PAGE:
Both Aliyah and her teacher agree that the biggest challenge they’re facing is being able to hear one another in the largeness of the auditorium.
“Instead of half volume you need to sing at, like, 110% volume to be able to hear each other, because you have to social distance and you need to fill up all that space that’s there,” said Aliyah. “Sometimes you’ll get nervous, and sometimes you feel like you’re the only person singing. But once you get over that, it’s completely fine. I feel like everyone’s trying their very, very best and eventually we’ll be able to fill up the entire space.”
The challenges facing remote learners are compounded. With about 20% of each choir class attending remotely, Niewiada has gone to great lengths to keep them connected. Using an iPad attached to a tripod, she carries her remote students with her everywhere she goes – from stretches in the auditorium to vocal warm-ups at the piano to directing both sets of students from the stage. The remote students are kept on mute, but Niewiada keeps an eye on the chat feature while directing or playing the piano, to make sure she doesn’t miss a question.
“I’m just like, ‘yes, I can actually do one of these things that I love.’ ”— Grandville Middle School eighth-grader Aliyah Garner
Alone in her bedroom, Giada said it can be “kind of awkward and weird” to sing by herself, especially because the iPad speakers aren’t close enough to pick up the sounds of her classmates singing in the auditorium. If her internet connection lags, she has to close out of the program, reconnect and try to figure out where the class is in the song.
But this new approach to choir has had a few benefits as well.
“I’m kind of glad I’m alone because I can actually hear my own voice better,” said Giada. “Sometimes last year I couldn’t really tell when I was too low or high or off pitch, so it might be better to be online because I can hear myself way more clearly. And sometimes it’s good for me to not be by my friends because I can get a little distracted.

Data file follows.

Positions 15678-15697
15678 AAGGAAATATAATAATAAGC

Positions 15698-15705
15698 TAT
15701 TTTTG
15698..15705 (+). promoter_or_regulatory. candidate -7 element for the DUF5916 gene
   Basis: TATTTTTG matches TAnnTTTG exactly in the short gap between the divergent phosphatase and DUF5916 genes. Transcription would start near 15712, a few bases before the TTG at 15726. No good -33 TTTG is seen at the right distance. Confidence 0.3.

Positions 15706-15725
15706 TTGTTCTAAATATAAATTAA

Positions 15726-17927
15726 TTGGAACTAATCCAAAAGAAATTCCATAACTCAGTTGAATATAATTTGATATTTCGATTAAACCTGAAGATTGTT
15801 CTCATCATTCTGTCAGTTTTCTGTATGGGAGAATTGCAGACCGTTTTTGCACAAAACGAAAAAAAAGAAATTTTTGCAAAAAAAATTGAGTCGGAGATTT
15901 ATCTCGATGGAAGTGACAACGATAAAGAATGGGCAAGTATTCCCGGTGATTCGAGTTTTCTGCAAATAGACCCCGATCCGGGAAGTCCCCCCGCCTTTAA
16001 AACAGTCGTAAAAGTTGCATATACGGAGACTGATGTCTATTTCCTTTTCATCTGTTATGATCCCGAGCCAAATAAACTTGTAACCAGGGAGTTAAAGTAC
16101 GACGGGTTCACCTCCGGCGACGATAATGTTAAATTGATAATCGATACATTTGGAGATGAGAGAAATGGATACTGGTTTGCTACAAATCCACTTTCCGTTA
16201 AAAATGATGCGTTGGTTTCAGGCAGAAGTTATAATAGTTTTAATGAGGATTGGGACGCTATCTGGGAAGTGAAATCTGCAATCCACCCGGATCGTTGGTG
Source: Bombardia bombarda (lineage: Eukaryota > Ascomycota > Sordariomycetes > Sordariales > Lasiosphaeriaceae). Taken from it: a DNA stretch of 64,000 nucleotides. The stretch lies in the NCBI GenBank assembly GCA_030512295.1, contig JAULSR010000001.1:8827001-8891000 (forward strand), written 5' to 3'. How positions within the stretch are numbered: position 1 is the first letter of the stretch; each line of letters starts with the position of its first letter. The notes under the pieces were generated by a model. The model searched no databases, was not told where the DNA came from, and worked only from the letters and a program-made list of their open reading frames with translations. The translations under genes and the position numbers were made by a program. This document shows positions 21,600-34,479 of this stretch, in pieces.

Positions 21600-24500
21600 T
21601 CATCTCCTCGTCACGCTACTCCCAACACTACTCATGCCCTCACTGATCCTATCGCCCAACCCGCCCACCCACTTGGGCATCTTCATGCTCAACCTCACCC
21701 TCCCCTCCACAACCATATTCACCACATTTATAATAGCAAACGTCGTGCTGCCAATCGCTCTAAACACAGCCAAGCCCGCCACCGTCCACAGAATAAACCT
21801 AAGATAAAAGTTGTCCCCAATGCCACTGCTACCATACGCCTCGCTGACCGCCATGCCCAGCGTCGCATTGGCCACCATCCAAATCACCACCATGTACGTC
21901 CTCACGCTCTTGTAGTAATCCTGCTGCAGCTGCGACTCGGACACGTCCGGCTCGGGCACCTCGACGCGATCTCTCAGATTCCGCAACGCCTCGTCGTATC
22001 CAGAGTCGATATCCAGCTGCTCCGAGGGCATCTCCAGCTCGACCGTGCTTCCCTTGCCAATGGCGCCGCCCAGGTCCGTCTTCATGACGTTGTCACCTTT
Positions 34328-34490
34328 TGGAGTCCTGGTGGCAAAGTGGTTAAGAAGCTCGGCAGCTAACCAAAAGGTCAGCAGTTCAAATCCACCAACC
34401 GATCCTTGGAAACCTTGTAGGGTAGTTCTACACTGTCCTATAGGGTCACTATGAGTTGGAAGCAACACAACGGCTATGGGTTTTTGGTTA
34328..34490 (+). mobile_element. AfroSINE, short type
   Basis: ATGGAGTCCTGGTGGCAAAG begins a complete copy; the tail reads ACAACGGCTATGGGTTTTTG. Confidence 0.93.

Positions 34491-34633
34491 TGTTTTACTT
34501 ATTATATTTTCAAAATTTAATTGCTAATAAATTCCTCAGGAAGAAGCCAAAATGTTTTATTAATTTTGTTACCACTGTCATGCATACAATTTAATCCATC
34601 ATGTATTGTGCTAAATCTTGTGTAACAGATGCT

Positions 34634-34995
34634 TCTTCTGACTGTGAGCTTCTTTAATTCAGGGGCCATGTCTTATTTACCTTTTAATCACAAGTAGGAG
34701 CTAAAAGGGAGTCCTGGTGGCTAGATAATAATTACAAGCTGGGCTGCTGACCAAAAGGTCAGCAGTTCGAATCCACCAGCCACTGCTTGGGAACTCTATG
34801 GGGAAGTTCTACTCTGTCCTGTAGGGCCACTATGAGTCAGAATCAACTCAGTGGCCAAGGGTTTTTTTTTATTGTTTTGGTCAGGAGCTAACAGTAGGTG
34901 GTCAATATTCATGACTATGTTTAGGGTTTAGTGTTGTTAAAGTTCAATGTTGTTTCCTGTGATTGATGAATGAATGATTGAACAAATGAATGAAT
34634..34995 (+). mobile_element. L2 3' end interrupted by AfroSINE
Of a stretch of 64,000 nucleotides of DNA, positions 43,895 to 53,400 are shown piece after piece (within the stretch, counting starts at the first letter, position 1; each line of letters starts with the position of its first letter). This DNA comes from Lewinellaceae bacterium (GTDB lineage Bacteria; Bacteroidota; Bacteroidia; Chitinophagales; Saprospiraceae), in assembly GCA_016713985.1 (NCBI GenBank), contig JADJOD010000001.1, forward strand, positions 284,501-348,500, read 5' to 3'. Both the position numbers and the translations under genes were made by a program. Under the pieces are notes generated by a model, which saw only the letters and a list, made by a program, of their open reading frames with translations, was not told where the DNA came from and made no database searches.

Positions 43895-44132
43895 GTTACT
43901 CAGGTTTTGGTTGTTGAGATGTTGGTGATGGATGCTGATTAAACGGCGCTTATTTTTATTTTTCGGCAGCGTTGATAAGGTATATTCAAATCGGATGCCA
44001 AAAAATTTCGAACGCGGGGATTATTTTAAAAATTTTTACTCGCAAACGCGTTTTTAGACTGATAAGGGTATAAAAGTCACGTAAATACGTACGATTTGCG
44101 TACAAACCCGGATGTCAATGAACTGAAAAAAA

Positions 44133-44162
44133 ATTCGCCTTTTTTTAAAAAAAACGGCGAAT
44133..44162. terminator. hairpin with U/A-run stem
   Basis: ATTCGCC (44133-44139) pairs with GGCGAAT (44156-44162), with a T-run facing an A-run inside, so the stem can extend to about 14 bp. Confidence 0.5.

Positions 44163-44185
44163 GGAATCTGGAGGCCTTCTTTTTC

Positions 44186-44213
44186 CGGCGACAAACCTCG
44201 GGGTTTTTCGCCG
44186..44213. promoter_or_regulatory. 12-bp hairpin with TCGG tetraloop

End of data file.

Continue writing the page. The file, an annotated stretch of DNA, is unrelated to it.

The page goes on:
“Even though it’s weird to sing to myself, I’m getting used to it,” she added. “I love singing and even through the bad times of it, I still want to sing and I still want to learn how to do things with my voice.”
Singing Out, Checking In
After their 30 minutes of singing is up, Niewiada uses the extra minutes left in class to share “Good Newses” – an opportunity for the in-person and virtual students to connect and talk about neat things going on in their lives. At a time when many students are struggling or feel isolated, Niewiada said it’s become an important element of class.
“It really helps to spend a bit of time focusing on their health and their emotions,” she said. “Checking in with each other is clearly very important right now. And music is all about community to begin with, so we might as well start establishing that. If kids don’t feel comfortable with each other, they’re not going to sing.”
When the time comes to perform the songs they’ve been working on, Niewiada plans to have each student record themselves singing their part for each song. Then she’ll edit all of the videos together so that everyone will be able to hear the full choir, singing together at last.
“Kids need the arts, especially now,” said Niewiada. “It’s just really a great community to have, and it gives them a sense of belonging. So we’re making it work.”